Two weeks ago I ran my first race, the Great Manchester Run 10km. I’m very late in writing this, but what follows is my thoughts on the race and my experience.
Before the Race:
As I’ve previously noted, I only got my space for this race a few weeks before the event, and hadn’t ran the distance without injuring myself for a couple of months. I was worried about pushing myself too hard, and immediately started increasing my mileage back to 10km in the weeks beforehand. Things went well and I managed a practice 10km with a week to go, finishing in a fairly disappointing 1 hour and 6 minutes. It was nowhere near my best but I was glad to have done the distance. Going in to the race, my main goal was not to hurt myself, and my second goal was to complete it in less than an hour if possible.
Training went well and I tapered my mileage back down, with only a fast mile two days before the race. I tried out all of my nutrition ahead of time and on Saturday night ate a light pasta meal so as to have some energy but not to be too full.
On the day of the race I woke up at a fairly reasonable 8am and, taking no chances, got a taxi to the train station at 8:30. My train was due in at 9:30 but didn’t arrive until around 10:05 and, rather than my expected time of 11am, I didn’t get to Manchester until 12pm, with the race due to start at 12:25. I sprinted to the baggage drop off which acted as my warm up and with moments to spare, managed to get back to the starting line in time. I had left 1 1/2 hours to spare which meant that I arrived on time, but for the future I’ll definitely keep in mind that it’s important to allow as much time as possible. I also had some trouble finding where I was going, so there’s that to keep in mind too.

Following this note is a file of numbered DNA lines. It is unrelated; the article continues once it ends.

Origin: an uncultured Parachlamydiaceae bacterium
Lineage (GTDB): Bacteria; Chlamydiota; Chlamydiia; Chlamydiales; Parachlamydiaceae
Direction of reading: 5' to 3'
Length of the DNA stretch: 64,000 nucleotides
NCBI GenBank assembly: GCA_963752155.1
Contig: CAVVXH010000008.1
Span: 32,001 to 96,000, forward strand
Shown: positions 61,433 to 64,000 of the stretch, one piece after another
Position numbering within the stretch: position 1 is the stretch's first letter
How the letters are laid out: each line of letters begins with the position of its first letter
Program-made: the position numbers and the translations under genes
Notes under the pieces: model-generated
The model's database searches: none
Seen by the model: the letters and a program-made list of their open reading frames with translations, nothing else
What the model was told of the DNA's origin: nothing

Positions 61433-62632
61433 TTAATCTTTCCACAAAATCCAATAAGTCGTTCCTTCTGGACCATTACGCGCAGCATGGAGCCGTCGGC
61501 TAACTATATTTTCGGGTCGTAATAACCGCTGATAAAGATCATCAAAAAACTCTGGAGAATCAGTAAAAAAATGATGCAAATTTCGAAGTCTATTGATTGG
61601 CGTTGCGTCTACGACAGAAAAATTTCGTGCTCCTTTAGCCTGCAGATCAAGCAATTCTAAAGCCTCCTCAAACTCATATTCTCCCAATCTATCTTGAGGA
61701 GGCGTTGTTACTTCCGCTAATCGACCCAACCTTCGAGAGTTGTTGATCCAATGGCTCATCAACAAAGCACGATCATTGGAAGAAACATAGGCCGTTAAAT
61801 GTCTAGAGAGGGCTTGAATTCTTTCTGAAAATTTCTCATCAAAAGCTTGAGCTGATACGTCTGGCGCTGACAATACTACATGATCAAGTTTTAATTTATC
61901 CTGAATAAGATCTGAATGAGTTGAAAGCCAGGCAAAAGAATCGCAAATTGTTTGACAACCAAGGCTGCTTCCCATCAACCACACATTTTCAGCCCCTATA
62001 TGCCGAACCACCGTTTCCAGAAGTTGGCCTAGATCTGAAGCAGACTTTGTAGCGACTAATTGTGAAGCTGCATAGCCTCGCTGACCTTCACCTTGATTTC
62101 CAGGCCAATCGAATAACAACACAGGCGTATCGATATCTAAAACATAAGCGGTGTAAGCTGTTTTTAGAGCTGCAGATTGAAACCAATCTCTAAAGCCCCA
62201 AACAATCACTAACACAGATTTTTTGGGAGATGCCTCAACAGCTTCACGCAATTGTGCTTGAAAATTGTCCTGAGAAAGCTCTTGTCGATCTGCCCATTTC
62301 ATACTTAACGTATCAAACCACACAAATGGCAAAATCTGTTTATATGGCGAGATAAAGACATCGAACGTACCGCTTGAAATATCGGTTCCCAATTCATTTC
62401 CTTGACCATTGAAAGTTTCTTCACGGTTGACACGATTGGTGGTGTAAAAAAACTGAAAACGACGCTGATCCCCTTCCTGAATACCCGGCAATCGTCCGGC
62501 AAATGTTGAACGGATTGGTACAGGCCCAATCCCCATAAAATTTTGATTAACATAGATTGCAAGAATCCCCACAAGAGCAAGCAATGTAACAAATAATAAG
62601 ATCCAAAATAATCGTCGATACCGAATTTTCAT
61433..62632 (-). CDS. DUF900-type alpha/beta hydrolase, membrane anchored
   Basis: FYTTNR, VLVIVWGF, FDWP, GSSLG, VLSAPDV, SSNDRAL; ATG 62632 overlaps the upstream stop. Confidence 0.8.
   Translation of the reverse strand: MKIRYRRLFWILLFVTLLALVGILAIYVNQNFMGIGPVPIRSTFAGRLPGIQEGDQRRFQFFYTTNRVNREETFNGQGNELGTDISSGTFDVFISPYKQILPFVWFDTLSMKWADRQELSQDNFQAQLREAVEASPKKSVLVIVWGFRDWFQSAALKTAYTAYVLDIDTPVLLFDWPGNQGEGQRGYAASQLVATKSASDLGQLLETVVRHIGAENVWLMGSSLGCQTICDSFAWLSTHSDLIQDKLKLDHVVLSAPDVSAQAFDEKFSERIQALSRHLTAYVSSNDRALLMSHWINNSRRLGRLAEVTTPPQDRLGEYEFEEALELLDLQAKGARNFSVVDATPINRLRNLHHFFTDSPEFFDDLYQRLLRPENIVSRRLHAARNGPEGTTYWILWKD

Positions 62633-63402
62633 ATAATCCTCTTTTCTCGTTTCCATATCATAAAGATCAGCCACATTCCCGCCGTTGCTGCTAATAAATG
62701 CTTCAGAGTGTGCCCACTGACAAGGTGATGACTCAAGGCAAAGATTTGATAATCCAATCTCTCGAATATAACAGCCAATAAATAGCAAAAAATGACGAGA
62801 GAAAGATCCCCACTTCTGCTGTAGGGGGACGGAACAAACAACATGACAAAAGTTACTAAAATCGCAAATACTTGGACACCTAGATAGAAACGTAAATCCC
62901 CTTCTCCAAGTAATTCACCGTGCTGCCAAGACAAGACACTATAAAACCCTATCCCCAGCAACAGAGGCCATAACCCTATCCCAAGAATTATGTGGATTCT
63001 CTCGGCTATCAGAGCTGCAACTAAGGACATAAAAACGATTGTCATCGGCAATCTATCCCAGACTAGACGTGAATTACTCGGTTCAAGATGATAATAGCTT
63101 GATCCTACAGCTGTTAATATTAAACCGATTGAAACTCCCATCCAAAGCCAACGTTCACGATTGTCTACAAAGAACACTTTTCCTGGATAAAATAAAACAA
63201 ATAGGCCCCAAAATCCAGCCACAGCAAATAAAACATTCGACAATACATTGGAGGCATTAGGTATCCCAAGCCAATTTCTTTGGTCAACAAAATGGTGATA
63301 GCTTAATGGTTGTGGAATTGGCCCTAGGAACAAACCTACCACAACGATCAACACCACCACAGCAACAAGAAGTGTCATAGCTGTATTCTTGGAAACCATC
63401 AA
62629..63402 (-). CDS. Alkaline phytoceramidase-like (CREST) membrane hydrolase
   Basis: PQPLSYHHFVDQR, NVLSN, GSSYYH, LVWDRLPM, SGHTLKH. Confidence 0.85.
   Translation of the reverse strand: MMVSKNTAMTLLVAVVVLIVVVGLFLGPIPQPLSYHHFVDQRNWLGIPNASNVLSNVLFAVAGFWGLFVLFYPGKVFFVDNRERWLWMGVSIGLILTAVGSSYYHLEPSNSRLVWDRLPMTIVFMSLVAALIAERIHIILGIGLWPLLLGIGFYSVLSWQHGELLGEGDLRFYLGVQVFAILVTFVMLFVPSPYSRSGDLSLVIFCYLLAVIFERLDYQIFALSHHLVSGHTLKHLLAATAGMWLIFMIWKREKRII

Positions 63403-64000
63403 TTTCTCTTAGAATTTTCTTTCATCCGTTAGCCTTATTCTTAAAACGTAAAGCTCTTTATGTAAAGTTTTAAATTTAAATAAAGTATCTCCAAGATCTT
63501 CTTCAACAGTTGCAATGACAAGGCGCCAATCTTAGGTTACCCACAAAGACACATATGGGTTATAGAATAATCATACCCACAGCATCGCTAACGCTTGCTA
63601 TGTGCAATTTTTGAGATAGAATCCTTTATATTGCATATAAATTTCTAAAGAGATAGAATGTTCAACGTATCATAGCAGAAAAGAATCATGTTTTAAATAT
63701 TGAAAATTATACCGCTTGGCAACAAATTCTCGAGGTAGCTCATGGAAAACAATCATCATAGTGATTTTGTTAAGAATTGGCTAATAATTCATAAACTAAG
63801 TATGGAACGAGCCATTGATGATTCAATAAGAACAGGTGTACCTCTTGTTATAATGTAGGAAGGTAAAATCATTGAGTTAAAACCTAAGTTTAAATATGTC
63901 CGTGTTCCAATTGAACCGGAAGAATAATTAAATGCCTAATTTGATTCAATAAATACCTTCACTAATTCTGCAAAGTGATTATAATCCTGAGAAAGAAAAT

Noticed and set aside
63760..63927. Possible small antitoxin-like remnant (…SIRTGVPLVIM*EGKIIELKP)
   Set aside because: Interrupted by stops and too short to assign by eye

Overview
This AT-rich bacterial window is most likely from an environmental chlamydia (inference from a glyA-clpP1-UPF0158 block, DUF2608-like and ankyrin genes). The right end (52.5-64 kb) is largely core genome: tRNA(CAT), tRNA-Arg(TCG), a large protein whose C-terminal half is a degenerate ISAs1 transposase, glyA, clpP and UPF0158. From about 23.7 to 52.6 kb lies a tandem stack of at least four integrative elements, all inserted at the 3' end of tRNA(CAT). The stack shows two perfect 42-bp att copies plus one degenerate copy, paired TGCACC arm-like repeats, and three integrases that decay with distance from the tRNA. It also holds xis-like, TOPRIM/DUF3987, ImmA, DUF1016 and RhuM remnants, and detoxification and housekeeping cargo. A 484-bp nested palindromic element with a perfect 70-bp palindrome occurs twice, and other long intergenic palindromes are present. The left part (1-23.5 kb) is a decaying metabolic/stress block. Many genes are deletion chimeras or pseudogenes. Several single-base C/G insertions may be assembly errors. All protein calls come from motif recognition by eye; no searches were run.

The Race itself:
After crossing the starting line it was my priority to make sure I went slower than I thought necessary, and I’m glad I had my GPS watch on because I found myself racing off with momentum only to realise that I would probably just injure myself or wear myself out. I managed to settle at a 6:00/km pace and tried to maintain a steady position, not overtaking too many people or being overtaken too often. I felt a bit stiff at first but the crowds kept me going and after 20 minutes I had my first energy gel.
Getting to the halfway line felt good but it was after that point that things got harder. I had ran my usual, comfortable distance and now it had begun to heat up and I was committed to speeding myself up to a 5:30/km pace to guarantee the sub-hour pace. I did so and was very appreciative of the water being handed out and the showers that were available to run through. With 8km finished I was getting weary but noticed I was more regularly starting to get ahead of people and looked at my watch to see that 45 mins had passed and if I stayed on course I would be well capable of finishing in my goal time of under an hour.
I sped up to 5:00/km in pace and really started to struggle, but as my watch went off to alert me of the approaching final kilometre, it occurred to me that a PB was possible. I continued to speed up, aware of the danger but assured that I was running a negative split, almost sprinting through the final moments of the race. With the crowd either side of me I kept pushing and was relieved when I saw the finish line ahead of me. I pushed myself across and was amazed to see that my time was well within my best hopes – 55:46. Going off my watch being correct in the suggestion that the course is slightly over 10km, that gives me a new 10km PB of 55:02. A brilliant experience, lessons learned and momentum gathered; a great preparation for the Great North Run.
- A great race and overall experience
- It’s important not to start too fast, but speeding up with each km is good!
- You can never be too early!
- Good nutrition helps; I had some energy gels at the 20 and 40 minute marks